I enjoyed reading the book, and learning a bit about the news, however, at times, it was the same thing over and over. ( )
  TheDivineOomba | Nov 28, 2017 |
I have not yet read this book.
  LynneQuan | Sep 20, 2017 |
Showing 1-5 of 193 (next | show all)
The novel is alternately hilarious and heart-wrenching, and it's assembled like a Rubik's Cube. I almost feel sorry for Rachman, because a debut of this order sets the bar so high.
 
Enjoy "The Imperfectionists" for the gem that it is.
 
"The Imperfectionists" is about what happens when professionals realize that their craft no longer has meaning in the world's eyes (think of all those hardworking monk-scribes idled by Gutenberg) and that the only people who really understand them are on the same foundering ship, and that, come to think of it, they really loved that damn ship for all it made their lives hell.
 
He's both testing and tender towards his people - their loneliness and purposelessness, moments of cleaving awareness ("one day, his son will die"), capabilities for love and commitment, devotion to kids, awareness of the fading future of a faded friend. It's convincing and compassionate; amusing and affectionate. In fact, it's a bit of a jewel.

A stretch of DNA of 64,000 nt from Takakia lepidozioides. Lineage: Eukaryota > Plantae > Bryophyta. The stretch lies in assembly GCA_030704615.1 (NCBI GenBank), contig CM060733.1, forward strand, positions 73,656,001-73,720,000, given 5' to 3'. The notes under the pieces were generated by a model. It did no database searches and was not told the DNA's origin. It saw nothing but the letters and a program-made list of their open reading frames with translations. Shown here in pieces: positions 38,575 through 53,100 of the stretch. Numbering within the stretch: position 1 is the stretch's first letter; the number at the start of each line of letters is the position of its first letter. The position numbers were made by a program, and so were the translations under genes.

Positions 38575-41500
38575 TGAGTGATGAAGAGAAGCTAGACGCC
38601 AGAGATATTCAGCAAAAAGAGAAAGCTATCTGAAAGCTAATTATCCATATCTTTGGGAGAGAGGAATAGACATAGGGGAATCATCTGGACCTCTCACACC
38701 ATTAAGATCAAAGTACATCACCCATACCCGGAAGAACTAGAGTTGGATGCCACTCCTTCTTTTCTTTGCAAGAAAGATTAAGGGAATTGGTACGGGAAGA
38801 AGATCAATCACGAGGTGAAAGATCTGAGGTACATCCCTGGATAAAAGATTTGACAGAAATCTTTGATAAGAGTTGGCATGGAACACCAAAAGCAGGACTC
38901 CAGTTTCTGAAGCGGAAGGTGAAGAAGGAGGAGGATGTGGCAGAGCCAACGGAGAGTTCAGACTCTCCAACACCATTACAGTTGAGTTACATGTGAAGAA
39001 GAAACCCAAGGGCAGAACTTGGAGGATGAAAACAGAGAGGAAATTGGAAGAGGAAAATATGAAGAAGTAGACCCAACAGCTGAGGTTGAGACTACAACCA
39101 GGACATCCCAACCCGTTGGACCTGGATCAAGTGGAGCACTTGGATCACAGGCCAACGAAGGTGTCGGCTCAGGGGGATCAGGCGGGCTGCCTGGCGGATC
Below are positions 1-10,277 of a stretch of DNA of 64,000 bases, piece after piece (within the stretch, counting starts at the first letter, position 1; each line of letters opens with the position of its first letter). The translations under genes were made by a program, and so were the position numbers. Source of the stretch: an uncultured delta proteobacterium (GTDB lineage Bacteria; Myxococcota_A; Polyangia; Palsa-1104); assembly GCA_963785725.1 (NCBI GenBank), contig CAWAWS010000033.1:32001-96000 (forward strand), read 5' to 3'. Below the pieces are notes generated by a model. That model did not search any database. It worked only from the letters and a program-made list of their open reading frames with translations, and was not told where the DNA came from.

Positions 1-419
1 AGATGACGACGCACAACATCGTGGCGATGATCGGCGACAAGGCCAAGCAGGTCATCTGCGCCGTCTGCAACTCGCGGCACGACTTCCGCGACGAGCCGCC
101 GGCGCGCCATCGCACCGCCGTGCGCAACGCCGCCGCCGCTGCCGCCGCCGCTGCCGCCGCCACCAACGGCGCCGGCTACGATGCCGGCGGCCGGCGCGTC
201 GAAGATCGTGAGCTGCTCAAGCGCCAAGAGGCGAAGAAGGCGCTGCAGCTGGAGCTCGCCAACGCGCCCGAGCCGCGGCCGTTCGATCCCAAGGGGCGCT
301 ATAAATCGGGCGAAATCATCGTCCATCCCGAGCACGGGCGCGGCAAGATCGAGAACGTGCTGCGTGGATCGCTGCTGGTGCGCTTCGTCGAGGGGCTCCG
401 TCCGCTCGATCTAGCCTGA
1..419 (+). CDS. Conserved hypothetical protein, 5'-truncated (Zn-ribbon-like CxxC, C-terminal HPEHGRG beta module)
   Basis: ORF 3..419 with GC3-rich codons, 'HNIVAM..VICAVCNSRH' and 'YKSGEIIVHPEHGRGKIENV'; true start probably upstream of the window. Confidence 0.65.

Anyone who has ever spent time in newspaperland will recognise The Imperfectionists' high degree of authenticity. So – you hope – will quite a few people beyond it. The citadel may be crumbling, but the righteousness of the defenders, miraculously, endures.
added by lkernagh | editThe Guardian, DJ Taylor (Apr 10, 2010)
 

» Add other authors (8 possible)

Author nameRoleType of authorWork?Status
Tom Rachmanprimary authorall editionscalculated
Bachman, Barbara M.Designersecondary authorsome editionsconfirmed
de Vicq de Cumptich, RobertoCover designersecondary authorsome editionsconfirmed
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Epigraph
Dedication
For Claire and Jack.
First words
Lloyd shoves off the bedcovers and hurries to the front door in white underwear and black socks.
Quotations
If history taught us anything, Arthur muses, it is that men with mustaches must never achieve positions of power.
Last words
(Click to show. Warning: May contain spoilers.)
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Book description
Employees of an old-style English language newspaper based in Rome struggle with personal tragedies, dilemmas, and blunders while eyeing the rising tide of technology.
Haiku summary
Declining news biz/intertwined sad, fun stories/journalists' lives suck (ReadWriteLib)

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(see all 2 descriptions)

Preoccupied by personal challenges while running a struggling newspaper in Rome, an obituary writer confronts mortality, an eccentric publisher obsesses over his dog, and other staff members uncover the paper's founding by an impulsive millionaire.

» see all 5 descriptions

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Penguin Australia

An edition of this book was published by Penguin Australia.